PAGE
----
I had been using 1Password since version 3, from 2011, and paid for upgrades and desktop/mobile versions. And I had been pretty happy with it managing my passwords, with its easy to use UI and right amount of features and scope (it knew what it should do and what it should not).
Until later it turned to subscription mode, offering its own cloud storage. While I understand everyone is starting subscription mode to get more dollars, I don’t think passwords makes sense to be hosted without my full control, even in the world without all those password management services being hacked.
Well, you do you, and I vote with my feet.
I have turned to pass and been pretty happy with it. It’s simple but enough for me. I have full control over everything and am totally fine with its disadvantages.
It’s opensourced, and its core file has fewer than 1k lines, accompanied with platform specific functions (clipboard revocation etc.). Some supporting utils are also available, shell completion, editor support, scripts to import from other password management tools, and so on.
It took me around half an hour to set up and import (There were some issues importing 1Password, and I had to look at the code and fix them because of some weird values. And it’s also the beauty of opensource).
- opensourced. If something is not working the way I expect, I can just make the change and no need to wait for anyone to approve and implement it. It’s not complex, just a bunch of bash functions calling utils.
- file based standard encrypted password. I use command line as I prefer not leaving keyboard if possible. And because it’s just a bunch of GPG encrypted files, there are quite some apps in various platforms.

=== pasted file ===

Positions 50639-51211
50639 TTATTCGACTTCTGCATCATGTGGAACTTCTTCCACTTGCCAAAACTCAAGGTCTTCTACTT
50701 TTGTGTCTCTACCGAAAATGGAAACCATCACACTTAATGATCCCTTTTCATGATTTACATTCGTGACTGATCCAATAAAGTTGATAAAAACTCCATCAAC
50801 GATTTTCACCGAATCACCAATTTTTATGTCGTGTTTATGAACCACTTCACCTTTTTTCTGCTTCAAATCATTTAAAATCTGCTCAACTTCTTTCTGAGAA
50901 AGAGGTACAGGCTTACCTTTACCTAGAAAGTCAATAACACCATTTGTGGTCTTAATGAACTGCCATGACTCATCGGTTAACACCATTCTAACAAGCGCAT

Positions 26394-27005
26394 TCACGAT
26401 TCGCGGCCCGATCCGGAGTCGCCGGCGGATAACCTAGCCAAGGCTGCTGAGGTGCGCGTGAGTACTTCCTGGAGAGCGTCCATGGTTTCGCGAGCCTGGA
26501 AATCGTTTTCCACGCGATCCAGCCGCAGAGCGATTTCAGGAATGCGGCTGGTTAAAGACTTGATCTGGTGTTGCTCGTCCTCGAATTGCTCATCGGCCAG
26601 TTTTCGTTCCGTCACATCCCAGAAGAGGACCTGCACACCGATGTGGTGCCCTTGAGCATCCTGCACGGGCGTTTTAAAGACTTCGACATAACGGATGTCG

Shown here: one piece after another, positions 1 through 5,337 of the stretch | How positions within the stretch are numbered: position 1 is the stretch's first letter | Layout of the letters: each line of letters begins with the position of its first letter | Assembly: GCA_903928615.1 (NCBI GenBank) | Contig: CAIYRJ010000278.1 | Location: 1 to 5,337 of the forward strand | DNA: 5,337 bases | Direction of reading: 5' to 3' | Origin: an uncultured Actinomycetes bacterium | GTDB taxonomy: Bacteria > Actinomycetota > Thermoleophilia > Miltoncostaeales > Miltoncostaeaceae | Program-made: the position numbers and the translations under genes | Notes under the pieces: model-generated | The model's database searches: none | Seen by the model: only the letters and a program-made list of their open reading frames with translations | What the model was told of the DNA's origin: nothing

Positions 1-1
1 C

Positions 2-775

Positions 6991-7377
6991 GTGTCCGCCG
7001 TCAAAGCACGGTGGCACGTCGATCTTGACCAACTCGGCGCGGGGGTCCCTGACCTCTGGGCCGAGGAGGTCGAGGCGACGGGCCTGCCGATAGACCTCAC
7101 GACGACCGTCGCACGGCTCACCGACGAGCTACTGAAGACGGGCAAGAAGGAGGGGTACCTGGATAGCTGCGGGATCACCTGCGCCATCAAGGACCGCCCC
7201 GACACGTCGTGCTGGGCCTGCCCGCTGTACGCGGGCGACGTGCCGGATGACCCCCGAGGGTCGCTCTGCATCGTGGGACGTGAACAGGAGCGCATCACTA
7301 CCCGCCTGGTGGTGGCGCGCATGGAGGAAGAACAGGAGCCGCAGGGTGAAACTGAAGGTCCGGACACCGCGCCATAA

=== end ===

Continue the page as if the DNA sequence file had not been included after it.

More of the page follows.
- full control. Back it up everywhere as you want, have the files under git to have version control, to start with. And all these are totally free.
- less smooth browser integration. 1Password supports the main browers with plugins or extensions, making it easy to do auto-fill. I have not yet found / developed a tool to do the same on macOS. On iOS there is (to be covered below).
- no out of box support. Except the basic feature, itself has no out of box integration with any other tool. I need to put that in my tool chain. It’s in cons, but that’s the nature of most (all?) unix tools, that you the users decide how to link them to work the best for you.
- grep is slow. GPG encryption and decryption for one file has no delay, but that’s not the case for hundreds of files. So either find a way to cache the info somewhere, or organize it properly (like putting url in the filename).
For reference, I’m sharing my setup.
- Core. Instead of the original pass written in bash, I’m using gopass. It’s a re-implementation in Go, with features making it easier to use. I only need its auto-sync-with-remote-for-each-operation feature, as I always forget to do git push, causing other devices not able to get updates. And at least for me, Go is much more friendly as a general-purpose programming language than Bash.
- iOS. I’m using also opensource project passforios. And as passwords are sensitive, I compiled and installed it myself. It can do CRUD, but can’t resolve conflicts. Luckily I don’t need to do that often.
- Alfred integration. I’m using alfred-pass to save a little time to switch to terminal and open new tab. It’s applicable if only password is needed. (Yes, I should add another command to copy username/email.)
- I installed it by
brew install gnupg.
- I don’t want macOS keychain to save my passphrase, so disabled it.
defaults write org.gpgtools.common UseKeychain NO
- I set the default timeout, i.e. how long I don’t need to input passphrase again, to 10 min.
$ cat ~/.gnupg/gpg-agent.conf
- I’d like to have terminal prompt for passphrase, but Alfred won’t be able to do that. I learned from here to have own pinentry script to trigger pinentry-mac and pinentry-tty for GUI and TUI respectively.
Note: need to set PINENTRY_USER_DATA to
gui where pinentry-mac is needed, and something else, anything but empty string, otherwise, it’ll be the value from first user of gpg-session.
While there are definitely a lot of places to improve in the workflow, but I’m now pretty happy with what’s already working and I don’t mind a little trouble copy/paste usernames when it’s needed, to have my own control over everything.